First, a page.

United States Secretary of State Antony Blinken has said that he had a productive meeting with visiting External Affairs Minister S Jaishankar during which they discussed the bilateral ties, COVID-19 relief efforts, India-China border situation and Afghanistan and vowed to work together to address areas of shared concern.
Jaishankar, the first Indian Cabinet minister to visit the US since Joe Biden became president on January 20, met Blinken on Friday.
"Blinken welcomed Jaishankar to the Department of State, where he reaffirmed the US administration's commitment to deepening the US-India Comprehensive Global Strategic Partnership," State Department spokesperson Ned Price said after the meeting.
"Productive discussion today with Dr S Jaishankar on regional security and economic priorities to include US COVID-19 relief efforts, India-China border situation, and our support for Afghanistan," Blinken said.
'As friends, we will work together to address these areas of shared concern,' Blinken said in a tweet, hours after the meeting with Jaishankar at the Foggy Bottom headquarters of the State Department.
It has been more than a year since the military standoff between India and China erupted in eastern Ladakh on May 5, 2020 during which there were fatalities on both sides for the first time in 45 years.
They have made limited progress in achieving disengagement at the Pangong lake area while negotiations for similar steps at other friction points remained deadlocked.
In his tweet, Jaishankar said that he had a 'productive discussion' with Blinken on various aspects of bilateral cooperation as well as regional and global issues.
"Covered the Indo-Pacific and the Quad, Afghanistan, Myanmar, UNSC matters and other international organisations," he said.
"Also focused on Indo-US vaccine partnership aimed at expanding access and ensuring supply. Appreciated the strong solidarity expressed by the US at this time. Today's talks have further solidified our strategic partnership and enlarged our agenda of cooperation," Jaishankar said.
In an interaction with a group of Indian reporters, responding to a question, Jaishankar did not mention if China was discussed in particular.
"Our discussion was on the entire Indo-Pacific region. The discussion was on security issues in the Indo-Pacific region," he said.
India, the US and several other world powers have been talking about the need to ensure a free, open and thriving Indo-Pacific in the backdrop of China's growing military manoeuvring and aggression in the region.
The Chinese military is also actively eying the strategic Indian Ocean region to step up Beijing's influence.
China claims nearly all of the disputed South China Sea, though Taiwan, the Philippines, Brunei, Malaysia and Vietnam all claim parts of it.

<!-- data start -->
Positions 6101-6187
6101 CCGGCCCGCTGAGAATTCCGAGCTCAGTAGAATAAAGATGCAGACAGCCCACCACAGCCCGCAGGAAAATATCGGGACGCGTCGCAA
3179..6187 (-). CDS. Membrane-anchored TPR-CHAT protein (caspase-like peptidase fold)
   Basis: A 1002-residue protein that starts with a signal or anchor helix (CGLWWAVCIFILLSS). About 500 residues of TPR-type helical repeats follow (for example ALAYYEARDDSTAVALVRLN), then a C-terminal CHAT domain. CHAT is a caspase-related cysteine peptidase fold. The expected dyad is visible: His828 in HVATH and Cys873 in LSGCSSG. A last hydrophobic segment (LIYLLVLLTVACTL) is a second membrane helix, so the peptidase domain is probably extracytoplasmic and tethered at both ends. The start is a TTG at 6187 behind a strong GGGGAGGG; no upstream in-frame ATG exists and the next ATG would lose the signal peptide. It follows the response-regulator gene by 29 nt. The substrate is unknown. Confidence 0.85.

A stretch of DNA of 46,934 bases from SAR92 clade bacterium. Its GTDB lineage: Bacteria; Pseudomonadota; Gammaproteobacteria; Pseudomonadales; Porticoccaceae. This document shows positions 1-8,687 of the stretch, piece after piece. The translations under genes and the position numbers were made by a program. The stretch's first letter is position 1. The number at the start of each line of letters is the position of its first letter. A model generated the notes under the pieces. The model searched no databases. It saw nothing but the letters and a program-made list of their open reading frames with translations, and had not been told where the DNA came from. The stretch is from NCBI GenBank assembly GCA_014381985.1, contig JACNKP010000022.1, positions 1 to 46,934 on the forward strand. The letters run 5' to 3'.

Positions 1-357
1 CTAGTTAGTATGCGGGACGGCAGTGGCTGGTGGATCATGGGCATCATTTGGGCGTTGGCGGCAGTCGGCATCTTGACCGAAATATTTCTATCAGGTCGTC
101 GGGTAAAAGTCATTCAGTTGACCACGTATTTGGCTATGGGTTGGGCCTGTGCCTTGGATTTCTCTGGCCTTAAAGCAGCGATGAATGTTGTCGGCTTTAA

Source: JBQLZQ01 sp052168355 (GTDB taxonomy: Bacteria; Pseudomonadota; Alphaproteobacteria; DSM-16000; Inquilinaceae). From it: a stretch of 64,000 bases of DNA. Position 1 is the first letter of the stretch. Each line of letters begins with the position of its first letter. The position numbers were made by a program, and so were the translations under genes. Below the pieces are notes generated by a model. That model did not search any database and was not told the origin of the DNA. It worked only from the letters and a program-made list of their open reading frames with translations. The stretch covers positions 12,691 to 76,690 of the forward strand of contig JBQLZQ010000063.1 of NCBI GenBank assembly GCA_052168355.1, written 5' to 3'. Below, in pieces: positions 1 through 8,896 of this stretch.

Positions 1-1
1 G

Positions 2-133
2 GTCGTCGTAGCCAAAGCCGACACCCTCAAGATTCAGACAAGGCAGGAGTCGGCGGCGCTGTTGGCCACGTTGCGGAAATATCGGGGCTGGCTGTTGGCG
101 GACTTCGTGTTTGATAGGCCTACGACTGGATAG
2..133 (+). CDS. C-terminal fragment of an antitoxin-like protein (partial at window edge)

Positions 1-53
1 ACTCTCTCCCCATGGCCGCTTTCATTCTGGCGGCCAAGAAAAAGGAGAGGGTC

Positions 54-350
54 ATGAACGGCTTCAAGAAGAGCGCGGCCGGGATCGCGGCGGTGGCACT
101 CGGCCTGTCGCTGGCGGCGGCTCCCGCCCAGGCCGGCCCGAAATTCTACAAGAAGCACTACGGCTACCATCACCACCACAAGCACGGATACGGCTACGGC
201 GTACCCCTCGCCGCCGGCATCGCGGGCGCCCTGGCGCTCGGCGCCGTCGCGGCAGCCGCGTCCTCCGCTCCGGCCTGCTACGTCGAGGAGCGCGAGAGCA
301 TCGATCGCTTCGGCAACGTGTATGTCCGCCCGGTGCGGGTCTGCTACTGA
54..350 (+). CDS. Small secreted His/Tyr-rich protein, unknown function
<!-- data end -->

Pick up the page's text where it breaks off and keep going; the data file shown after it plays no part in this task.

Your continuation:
Beijing has built artificial islands and military installations in the South China Sea.
In 2017, India, Australia, Japan and the US gave shape to the long-pending proposal of setting up the 'Quad' or the Quadrilateral coalition to counter China's aggressive behaviour in the Indo-Pacific region.
Observing that the US is India's strategic partner and has a strong relationship with it, Jaishankar said that it is but natural that the two countries discuss their challenges. The talks at the ministerial level are basically at an assessment level, he said.
The issue of S-400, a multi-billion-dollar missile system that Indian plans to buy from Russia, was not raised in any of the meetings, he said.
Acting Assistant Secretary of State for South and Central Asia Dean Thompson said that there were just discussions of developments on the India-China border.
"I'm not going to characterise the discussions beyond that other than to say we continue to watch the situation very closely and hope that everything can be resolved peaceably as things go forward," he said.
According to the State Department, the leaders discussed a broad range of issues, including COVID-19 relief, efforts to strengthen Indo-Pacific cooperation through the Quad, and a shared commitment to combating the climate crisis and enhancing multilateral cooperation, including at the UN Security Council.
"Blinken and Jaishankar also discussed regional developments, the coup in Burma (Myanmar) and continuing support for Afghanistan," Price said, adding that the two leaders pledged to continue their cooperation on shared economic and regional security priorities.
Thompson earlier told reporters that the meeting demonstrated 'our deep commitment to the partnership and to strengthening it in the years to come'.
"Today's meeting between Blinken and Jaishankar, one of the first in-person visits that we have had in Washington since the beginning of the pandemic, showcased the breadth and depth of our relationship with India, which we view as one of the most important partnerships in the region and the world," he said.